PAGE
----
Do you do you ever try to imi­tate spe­cif­ic birds, or do you sort of make a cir­cuit and then fig­ure out what it sounds like. What’s your rela­tion­ship to these birds? Are these birds that are sort of in your back­yard in Virginia and you’re sort of like this is your son­ic world; you’re try­ing to recre­ate these spe­cif­ic birds? What species are you using there, Kelly? 

Heaton: [laughs] Well, the easy answer is a mock­ing­bird, right, because they make any sounds. Yeah. So I do have a spe­cial place in my heart for mockingbirds. 

The truth is that to date my skills as an elec­tri­cal engi­neer or haven’t been good enough to say There’s a sound. I know exact­ly how to repro­duce it.” But to be fair to myself, I also think it’s actu­al­ly a real­ly hard prob­lem when you’re com­ing at it from ana­log elec­tron­ics because many of the effects that I get, the inter­ac­tions that I get between my oscil­la­tors, are total­ly sur­pris­ing and noth­ing I could have ever expect­ed. Because I’m not sit­ting down and you know, being extreme­ly deter­min­is­tic about— Like I don’t do the math. I mean, yes I draw schemat­ics and so forth. But I don’t sit down and ana­lyze like okay, this capac­i­tor and blah blah. I don’t put my stuff into SPICE.

So it’s def­i­nite­ly exper­i­men­ta­tion. But you can be sure if I hit on some­thing that sounds familiar,…like my Pretty Bird cir­cuit which I did­n’t demon­strate to you but you can see on my Vimeo page sounds kind of like a Carolina wren. It sort of goes pret­ty bird.” 

Levin: I’m not sure if you’re famil­iar with Garnet Hertz’ work in cock­roach robots, but he has made robots that are con­trolled by live cock­roach­es. And the ques­tion from the chat is have you ever worked on or want­ed to make cyborg sys­tems with insects that involve actu­al liv­ing things kind of col­lab­o­rat­ing with oth­er kind of elec­tron­ic components? 

Heaton: The answer is absolute­ly not. [chuck­les] There’s a rea­son for that. I almost— Well actu­al­ly I was accept­ed to vet­eri­nary school when I was work­ing on my PhD in immunol­o­gy. And the rea­son I dropped out, and prob­a­bly I should’ve always known from the begin­ning that I was going to be an artist. But I did not like the lab­o­ra­to­ry exper­i­men­ta­tion with ani­mals, at all. So…mm yeah, no I like wilder­ness and I like to get along with my ani­mal friends. I don’t want to… I’m not say­ing that all of it’s hurt­ing them, but yeah. I’m an ani­mal lover.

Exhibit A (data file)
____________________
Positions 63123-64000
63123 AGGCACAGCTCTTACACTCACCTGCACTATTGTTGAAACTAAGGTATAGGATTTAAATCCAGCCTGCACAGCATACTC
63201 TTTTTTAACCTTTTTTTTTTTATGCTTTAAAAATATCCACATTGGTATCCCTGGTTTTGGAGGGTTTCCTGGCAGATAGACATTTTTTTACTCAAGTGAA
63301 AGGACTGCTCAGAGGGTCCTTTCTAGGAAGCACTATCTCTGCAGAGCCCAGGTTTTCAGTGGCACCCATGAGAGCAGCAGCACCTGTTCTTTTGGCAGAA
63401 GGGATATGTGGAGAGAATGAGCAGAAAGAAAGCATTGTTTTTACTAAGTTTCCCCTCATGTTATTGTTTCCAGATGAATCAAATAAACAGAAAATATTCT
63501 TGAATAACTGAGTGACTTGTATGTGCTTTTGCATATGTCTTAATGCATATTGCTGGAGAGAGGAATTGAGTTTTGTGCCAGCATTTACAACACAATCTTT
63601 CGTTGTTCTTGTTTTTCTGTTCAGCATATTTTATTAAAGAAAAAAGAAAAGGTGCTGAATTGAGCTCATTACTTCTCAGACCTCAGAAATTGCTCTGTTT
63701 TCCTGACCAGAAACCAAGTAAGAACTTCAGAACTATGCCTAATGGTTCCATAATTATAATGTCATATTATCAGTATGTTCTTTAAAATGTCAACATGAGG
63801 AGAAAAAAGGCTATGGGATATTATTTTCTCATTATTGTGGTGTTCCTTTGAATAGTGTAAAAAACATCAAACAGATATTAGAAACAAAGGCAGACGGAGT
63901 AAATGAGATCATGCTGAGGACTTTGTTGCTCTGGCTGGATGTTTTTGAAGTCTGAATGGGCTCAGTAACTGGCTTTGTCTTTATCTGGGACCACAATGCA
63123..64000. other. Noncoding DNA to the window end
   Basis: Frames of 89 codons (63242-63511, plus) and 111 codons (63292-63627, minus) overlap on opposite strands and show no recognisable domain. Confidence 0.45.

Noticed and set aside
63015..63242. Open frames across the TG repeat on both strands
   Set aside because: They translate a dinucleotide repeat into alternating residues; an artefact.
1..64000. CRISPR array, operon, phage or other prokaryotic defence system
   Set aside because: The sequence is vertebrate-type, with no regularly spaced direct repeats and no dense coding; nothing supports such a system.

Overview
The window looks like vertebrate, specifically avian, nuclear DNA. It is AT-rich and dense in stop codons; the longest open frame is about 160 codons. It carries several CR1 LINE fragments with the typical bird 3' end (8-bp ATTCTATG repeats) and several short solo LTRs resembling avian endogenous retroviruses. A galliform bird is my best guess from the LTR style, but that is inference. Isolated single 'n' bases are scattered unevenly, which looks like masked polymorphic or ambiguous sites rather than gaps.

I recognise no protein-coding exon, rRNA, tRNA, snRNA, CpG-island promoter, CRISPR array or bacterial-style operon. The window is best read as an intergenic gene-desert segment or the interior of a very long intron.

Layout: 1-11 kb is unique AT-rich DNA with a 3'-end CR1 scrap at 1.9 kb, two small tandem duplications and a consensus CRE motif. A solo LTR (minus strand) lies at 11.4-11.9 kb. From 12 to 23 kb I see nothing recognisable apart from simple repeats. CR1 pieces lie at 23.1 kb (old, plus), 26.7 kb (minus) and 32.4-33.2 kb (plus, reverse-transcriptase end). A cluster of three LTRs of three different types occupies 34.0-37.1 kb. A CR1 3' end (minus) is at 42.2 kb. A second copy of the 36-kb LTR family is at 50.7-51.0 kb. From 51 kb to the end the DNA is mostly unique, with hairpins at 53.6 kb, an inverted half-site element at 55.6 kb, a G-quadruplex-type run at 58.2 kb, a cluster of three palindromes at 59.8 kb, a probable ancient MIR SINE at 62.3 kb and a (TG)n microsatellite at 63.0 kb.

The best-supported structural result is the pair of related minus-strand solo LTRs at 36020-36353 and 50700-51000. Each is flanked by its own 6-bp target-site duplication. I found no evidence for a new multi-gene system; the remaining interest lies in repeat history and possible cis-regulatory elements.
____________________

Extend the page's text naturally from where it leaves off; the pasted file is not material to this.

Levin: One per­son asked, they were like wait wait, you make per­fume? And you’re just casu­al­ly drop­ping bombs like Oh, I dropped out of vet­eri­nary school and oh I make per­fumes.” But maybe could you talk about the rela­tion­ship of your per­fume prac­tice to the rest of your mak­ing prac­tices? Or is there a rela­tion­ship? Like how does that relate?

Heaton: Well, you and I talked about this recent­ly. I guess I’m real­ly an ener­gy artist. So I’m just super inter­est­ed in the flow of ener­gy through all things. I’m also a tarot card read­er, and I like mag­ic. I find that when you look at it in terms of ener­gy, and you think about per­fume and the expe­ri­ence of per­fume and how you con­struct it as ener­gy, as fre­quen­cy. Same as the fre­quen­cy of the col­or fields in a paint­ing. Same as the ener­gy and the fre­quen­cies that hap­pen in a sound cir­cuit. Ultimately it’s all about the ener­gy and the vibra­tion, and I think that’s real­ly the crux of where I focus my creativity. 

Levin: I think this is excel­lent for now. We’re basi­cal­ly at time, so I want to thank you so much Kelly for giv­ing us this incred­i­ble view onto your cre­ative prac­tice and your stu­dio. It’s love­ly. This term ener­gy artist” is some­thing peo­ple are mulling over. It’s just a delight to also vis­it your space and to get this kind of inti­mate tour. Thank you so much. I hope you get to enjoy the rest of the fes­ti­val now as you’ve tak­en— [inaudi­ble]

Heaton: Yeah, thank you so much for hav­ing me. Thank you!

Further Reference